A coordination committeehas been formed to encompass three provinces in the south with theexpressed duty to organize provincial specialists as facilitators inthe development of future educational packages. The section inSavannakhet will pursue the strategy and transfer methods toChampasak and Kammoun Provinces. They will conduct workshops for theprovincial staff in Pak Se who will, in turn, conduct workshops forthe districts in Champasak Province. District officers will beexpected to arrange workshops with local farmers. Eventually, farmersare counted on to share their indigenous knowledge and skill with oneanother.


A DLF Fish Hatchery in Pak Se, Champasak Province

AIT has been requested toassist the organization of a limited number of provincial levelworkshops and components in fisheries related training. The expectedoutput will be an aquatic resources management module.

FirstEducational Materials

The development of thefirst training materials was facilitated as a task-based discoveryworkshop in which participants (district officers) were allowed tocommunicate to each other their experience working with farmers andto create new patterns of collaboration and confidence. The purposeof the workshop was to strengthen working relationships betweenofficers and to encourage speakers to practice English as much aspossible since English language competency had been an initial demandby the DLF and is a prioritized objective of theGovernment.

A Provincial coursedevelopment committee was established and the first distance modulewas compiled into a list of selected English phrases commonly used bydistrict officers with an accompanying pronunciation tape. This smallpackage is currently being tested in five trial districts.

Conclusion

Distance education hasalways had as one of its objectives to reach those far from academicsources. The problems associated with distance education have beenhow to best stimulate a creative learning process and delivering thematerials that support and enhance an educational environment. LaoPDR has the disadvantage of a poor infrastructure, making deliveryand student-teacher interaction a hardship. The advantage in Laos hasbeen the very creative utilization of its human resources topropagate new learning environments not usually associated witheducation. This has also led to the creation of unique tools andmaterials that have created these new learningenvironments.

The PLFS is striving tofurther develop its distance education framework through investmentin its richest resource -- human potential in relation to otherhumans. As district staff acquire the technology and skills necessaryto perform their daily duties more effectively, they also benefit bygaining potential entitlements that lead to promotions. Likewise, asfarmers acquire the knowledge and skills from the district staff, agradual improvement in their daily lives lead to measurable increasesof prosperity as well as immeasurable increases in the realization ofpotentially new goals in personal development.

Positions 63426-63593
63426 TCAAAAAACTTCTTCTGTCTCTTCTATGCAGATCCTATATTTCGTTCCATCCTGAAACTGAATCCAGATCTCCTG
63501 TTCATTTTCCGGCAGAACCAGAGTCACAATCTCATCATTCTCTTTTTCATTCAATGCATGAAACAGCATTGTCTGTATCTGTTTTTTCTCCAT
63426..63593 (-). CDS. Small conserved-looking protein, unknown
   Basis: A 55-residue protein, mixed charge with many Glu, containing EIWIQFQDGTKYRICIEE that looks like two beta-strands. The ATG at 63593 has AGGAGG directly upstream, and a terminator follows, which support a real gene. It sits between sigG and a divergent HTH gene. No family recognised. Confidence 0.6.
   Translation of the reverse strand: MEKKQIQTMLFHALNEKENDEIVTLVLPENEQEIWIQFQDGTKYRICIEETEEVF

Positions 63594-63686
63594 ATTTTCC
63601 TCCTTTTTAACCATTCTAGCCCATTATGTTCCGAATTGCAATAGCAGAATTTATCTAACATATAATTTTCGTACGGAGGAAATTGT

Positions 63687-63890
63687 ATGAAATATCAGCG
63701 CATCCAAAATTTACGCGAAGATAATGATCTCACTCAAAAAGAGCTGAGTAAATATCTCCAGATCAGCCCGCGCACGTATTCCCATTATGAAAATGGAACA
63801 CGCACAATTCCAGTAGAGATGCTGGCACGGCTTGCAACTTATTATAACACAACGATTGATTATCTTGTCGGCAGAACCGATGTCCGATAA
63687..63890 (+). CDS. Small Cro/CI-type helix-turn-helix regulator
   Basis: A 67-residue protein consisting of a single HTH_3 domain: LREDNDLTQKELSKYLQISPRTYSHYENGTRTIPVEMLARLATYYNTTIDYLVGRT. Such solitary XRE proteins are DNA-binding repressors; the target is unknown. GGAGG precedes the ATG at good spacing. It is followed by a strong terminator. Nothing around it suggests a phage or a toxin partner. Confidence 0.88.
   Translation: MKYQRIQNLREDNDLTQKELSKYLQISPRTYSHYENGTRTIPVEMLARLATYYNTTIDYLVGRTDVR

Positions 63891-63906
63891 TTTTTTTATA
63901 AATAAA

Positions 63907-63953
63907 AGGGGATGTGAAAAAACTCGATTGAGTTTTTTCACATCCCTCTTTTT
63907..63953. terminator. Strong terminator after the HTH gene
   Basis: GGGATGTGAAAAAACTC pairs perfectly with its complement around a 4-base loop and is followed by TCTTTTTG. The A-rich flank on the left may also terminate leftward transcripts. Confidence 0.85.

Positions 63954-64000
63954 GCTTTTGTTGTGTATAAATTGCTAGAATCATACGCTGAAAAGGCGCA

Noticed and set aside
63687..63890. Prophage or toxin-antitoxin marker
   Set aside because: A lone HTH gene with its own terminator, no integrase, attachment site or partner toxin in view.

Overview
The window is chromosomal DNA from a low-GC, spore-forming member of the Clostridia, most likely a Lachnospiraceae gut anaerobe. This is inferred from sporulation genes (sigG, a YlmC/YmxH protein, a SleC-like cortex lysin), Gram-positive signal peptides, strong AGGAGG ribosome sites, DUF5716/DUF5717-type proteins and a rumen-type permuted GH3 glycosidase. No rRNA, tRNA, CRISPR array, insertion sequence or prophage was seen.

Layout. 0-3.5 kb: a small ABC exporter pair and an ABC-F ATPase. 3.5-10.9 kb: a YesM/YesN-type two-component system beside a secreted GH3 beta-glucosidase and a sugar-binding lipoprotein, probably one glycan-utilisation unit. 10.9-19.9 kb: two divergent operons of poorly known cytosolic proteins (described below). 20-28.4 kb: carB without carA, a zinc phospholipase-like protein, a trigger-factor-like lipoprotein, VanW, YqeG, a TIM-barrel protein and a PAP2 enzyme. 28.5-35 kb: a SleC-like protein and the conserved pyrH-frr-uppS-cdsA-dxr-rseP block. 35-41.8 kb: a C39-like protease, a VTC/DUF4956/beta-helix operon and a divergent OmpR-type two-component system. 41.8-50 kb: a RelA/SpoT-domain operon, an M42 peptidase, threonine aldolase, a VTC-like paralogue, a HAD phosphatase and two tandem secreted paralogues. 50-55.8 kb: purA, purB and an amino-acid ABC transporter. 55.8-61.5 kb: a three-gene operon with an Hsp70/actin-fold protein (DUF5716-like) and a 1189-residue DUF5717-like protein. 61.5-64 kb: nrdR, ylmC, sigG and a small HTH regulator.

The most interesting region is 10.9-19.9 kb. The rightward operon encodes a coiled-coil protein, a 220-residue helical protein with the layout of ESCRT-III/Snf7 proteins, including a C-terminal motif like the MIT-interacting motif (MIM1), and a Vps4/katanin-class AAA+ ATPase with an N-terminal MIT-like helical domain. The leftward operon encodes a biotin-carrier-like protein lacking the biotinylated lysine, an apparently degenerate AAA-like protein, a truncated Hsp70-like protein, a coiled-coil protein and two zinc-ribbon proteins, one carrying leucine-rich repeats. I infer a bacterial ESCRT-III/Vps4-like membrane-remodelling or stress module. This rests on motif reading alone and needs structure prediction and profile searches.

It is this currency ofhope and human sustainability which is the potential that hasgenerated momentum, inspiring everyone down the line from the AITbackup to the creative PLFS staff, from the receptive provincialcoordinators to the persevering farmers. It is this currency whichallows the construction of a framework for working beyond the limitsof one's known boundaries in cooperation with others. In Laos PDR,distance education is no longer a remote activity -- it is close athand where resource meets resource.


Mads Korn is a DANIDAeducation specialist working at AIT since May 1, 1995. His area ofresponsibility comprises institutional capacity building and HRD inregional tertiary institutions. He travels extensively in Cambodia,Lao PDR, Thailand and Vietnam, training and consulting in curriculumdevelopment.

E-mail:korn@ait.ac.th

Michael E. Jones is theeditor of the Information and Promotional Unit at AASP. His workincludes editing a variety of documents and teaching materials anddeveloping a series of educational modules for regional partnerinstitutions. He is also responsible for assisting in the developmentof information units at collaborating institutions in Cambodia, LaoPDR, Northeast Thailand, North Vietnam and SouthVietnam.

E-mail:huq@ait.ac.th

* The development of theOutreach educational modules is primarily sponsored by the DanishGovernment, Danida.

For further information,please contact: AIT Aqua Outreach in Lao PDR, Livestock &Fisheries Section, PO Box 16, Savannakhet, Lao PDR, (tel/fax: +85641212549).

This article originally appeared in the 01/01/1998 issue of THE Journal.